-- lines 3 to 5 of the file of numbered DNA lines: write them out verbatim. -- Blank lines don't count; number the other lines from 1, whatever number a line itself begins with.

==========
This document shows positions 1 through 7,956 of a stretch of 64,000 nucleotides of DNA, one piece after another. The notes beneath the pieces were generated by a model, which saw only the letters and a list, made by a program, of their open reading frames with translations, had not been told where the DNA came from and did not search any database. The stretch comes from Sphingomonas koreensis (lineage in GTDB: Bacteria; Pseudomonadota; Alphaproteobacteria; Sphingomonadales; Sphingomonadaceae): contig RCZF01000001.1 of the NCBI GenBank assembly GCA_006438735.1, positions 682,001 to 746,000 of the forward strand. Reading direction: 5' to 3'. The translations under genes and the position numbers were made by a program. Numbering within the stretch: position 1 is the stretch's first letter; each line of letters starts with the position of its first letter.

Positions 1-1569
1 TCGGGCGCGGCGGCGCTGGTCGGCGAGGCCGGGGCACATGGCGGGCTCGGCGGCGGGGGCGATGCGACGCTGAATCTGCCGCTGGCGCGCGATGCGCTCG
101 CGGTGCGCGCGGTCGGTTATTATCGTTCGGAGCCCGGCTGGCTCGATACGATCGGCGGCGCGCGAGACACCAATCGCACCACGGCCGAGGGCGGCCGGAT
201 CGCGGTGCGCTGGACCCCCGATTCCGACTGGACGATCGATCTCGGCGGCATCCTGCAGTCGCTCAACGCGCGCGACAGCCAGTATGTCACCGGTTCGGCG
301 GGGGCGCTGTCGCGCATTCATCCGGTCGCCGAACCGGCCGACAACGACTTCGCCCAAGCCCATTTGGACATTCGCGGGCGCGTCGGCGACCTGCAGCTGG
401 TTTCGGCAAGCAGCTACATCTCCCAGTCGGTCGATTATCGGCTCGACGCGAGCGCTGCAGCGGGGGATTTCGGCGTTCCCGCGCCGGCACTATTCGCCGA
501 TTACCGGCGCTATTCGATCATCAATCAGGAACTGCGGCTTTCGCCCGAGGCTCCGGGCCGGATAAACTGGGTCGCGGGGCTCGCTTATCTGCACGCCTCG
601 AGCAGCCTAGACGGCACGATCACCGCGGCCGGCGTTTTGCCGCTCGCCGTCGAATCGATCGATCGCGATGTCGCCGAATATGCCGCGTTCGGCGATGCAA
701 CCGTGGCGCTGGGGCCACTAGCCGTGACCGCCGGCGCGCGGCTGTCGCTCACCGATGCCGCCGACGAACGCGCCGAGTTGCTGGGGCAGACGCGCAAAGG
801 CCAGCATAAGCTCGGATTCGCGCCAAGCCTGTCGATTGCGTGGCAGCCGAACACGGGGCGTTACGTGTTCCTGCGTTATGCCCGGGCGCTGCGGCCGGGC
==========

1 TCGGGCGCGGCGGCGCTGGTCGGCGAGGCCGGGGCACATGGCGGGCTCGGCGGCGGGGGCGATGCGACGCTGAATCTGCCGCTGGCGCGCGATGCGCTCG
101 CGGTGCGCGCGGTCGGTTATTATCGTTCGGAGCCCGGCTGGCTCGATACGATCGGCGGCGCGCGAGACACCAATCGCACCACGGCCGAGGGCGGCCGGAT
201 CGCGGTGCGCTGGACCCCCGATTCCGACTGGACGATCGATCTCGGCGGCATCCTGCAGTCGCTCAACGCGCGCGACAGCCAGTATGTCACCGGTTCGGCG